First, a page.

Regulations like increasing wages do not help in eliminating extreme poverty in the long-run. Economic development, however, is a key factor that eventually leads to the minimization of extreme poverty. Living standards in a nation can generally be assessed using the amount of physical capital, level of technologies, and quality of human capital. Sweatshops can assist nations in all three areas. Firstly, physical capital increases because of the financial investments associated with sweatshops. Secondly, newer production technologies, relative to existing technologies, are brought to the nation. Thirdly, sweatshops provide more opportunities to improve human capital in comparison to other employment that is usually available in developing nations, like agriculture or service work. Increasing wages will provide short-run benefits, primarily for those who remain employed in sweatshops, but the fired workers will not build as much human capital while working in non-manufacturing jobs as they otherwise would have. While the short-run welfare may be improved, long-run welfare is hindered by regulations.
Multiple nations can serve as examples of the positive economic development that follows unregulated sweatshop production. In the 1950s, the nations with the most sweatshop production were Taiwan, Hong Kong, Singapore, and South Korea. Each of these nations adopted policies that supported economic freedom rather than regulation, and each nation was able to establish first-world living standards within a generation (Powell, 2014). More recent examples include China and Bangladesh. Between 1981 and 2010, China experienced massive urbanization as 160 million citizens moved to cities. The resulting impact was a decrease in extreme poverty from 84% in 1981 to just 12% in 2010 (Wall Street Journal, 2013). Lastly, Bangladesh’s sweatshop industry has been growing steadily and the nation more than doubled its GDP per capita from $510 in 2000 to $1093 in 2017 (Trading Economics, 2019).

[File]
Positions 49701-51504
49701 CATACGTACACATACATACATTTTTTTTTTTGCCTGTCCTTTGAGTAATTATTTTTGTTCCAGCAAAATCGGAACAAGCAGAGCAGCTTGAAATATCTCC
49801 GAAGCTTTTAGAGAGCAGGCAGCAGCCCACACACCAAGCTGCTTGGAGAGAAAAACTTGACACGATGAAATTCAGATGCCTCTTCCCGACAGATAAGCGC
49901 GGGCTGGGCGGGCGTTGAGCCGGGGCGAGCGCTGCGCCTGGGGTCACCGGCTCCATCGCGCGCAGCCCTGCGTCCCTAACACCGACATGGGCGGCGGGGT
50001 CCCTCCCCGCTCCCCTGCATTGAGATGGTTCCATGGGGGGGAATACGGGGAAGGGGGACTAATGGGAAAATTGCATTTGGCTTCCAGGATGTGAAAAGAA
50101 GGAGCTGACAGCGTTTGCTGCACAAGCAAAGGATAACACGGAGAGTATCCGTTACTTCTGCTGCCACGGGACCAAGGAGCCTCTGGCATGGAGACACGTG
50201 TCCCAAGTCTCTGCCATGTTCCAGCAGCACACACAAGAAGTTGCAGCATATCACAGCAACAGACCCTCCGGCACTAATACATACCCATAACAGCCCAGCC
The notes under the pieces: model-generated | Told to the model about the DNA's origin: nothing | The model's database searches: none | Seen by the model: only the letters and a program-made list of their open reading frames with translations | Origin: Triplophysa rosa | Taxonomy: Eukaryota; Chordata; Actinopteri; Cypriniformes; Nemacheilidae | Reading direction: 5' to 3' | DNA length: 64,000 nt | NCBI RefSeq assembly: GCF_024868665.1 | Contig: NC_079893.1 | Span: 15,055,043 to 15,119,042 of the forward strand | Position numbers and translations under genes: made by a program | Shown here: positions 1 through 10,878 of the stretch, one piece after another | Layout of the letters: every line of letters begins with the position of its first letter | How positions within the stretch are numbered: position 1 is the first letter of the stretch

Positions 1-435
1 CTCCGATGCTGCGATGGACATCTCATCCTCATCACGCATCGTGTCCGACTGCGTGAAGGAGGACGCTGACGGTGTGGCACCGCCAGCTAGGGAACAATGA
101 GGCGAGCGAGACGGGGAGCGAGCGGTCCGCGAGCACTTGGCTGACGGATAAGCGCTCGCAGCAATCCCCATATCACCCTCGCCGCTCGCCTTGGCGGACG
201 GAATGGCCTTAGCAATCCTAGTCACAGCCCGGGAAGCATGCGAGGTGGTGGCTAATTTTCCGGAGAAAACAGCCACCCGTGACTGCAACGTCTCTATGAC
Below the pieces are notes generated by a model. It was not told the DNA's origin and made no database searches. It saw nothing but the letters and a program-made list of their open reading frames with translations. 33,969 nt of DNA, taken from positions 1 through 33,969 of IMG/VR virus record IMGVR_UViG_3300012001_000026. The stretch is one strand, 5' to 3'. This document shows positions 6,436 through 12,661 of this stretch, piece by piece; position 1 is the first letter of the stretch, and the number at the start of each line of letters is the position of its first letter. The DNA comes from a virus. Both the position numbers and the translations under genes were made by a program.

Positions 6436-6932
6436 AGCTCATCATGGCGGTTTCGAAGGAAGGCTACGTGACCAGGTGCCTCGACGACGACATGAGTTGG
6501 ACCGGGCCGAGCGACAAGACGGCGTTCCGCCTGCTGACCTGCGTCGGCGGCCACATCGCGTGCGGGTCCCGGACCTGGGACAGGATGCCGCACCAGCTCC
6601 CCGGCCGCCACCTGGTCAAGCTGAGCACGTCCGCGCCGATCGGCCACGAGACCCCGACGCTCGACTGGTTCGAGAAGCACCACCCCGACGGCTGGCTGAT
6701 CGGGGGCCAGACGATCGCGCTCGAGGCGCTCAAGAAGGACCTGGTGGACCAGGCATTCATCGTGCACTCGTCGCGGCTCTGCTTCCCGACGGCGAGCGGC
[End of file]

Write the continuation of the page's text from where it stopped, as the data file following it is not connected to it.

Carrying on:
A potential objection is that economic development can still occur in nations with regulated sweatshop industries, albeit at a slower pace than unregulated economies. However, higher operating costs and regulations mean that fewer companies are willing to enter the market and will instead opt for unregulated markets in other developing nations. Moreover, some companies will choose to relocate their current operations rather than complying with regulations. This will lead to low or no increases in physical capital and decrease the amount of new technologies that are introduced. These two factors combine to hinder the development of human capital, which in turn hinders long-run economic development and wage growth.
One could also contend that the companies will still be entering markets in other developing nations and this will eventually lead to economic development in those nations, improving overall societal welfare. However, relocation means that the process of economic development is restarted in the new nations that operations move to. This means that more time needs to pass before a developing nation prospers through economic development and establishes first-world living standards. Additionally, if the unregulated nations that companies relocate to decide to implement regulation at any point, this process of relocation and restarting economic development will simply continue with no developing nations experiencing long-run prosperity through the minimization of extreme poverty.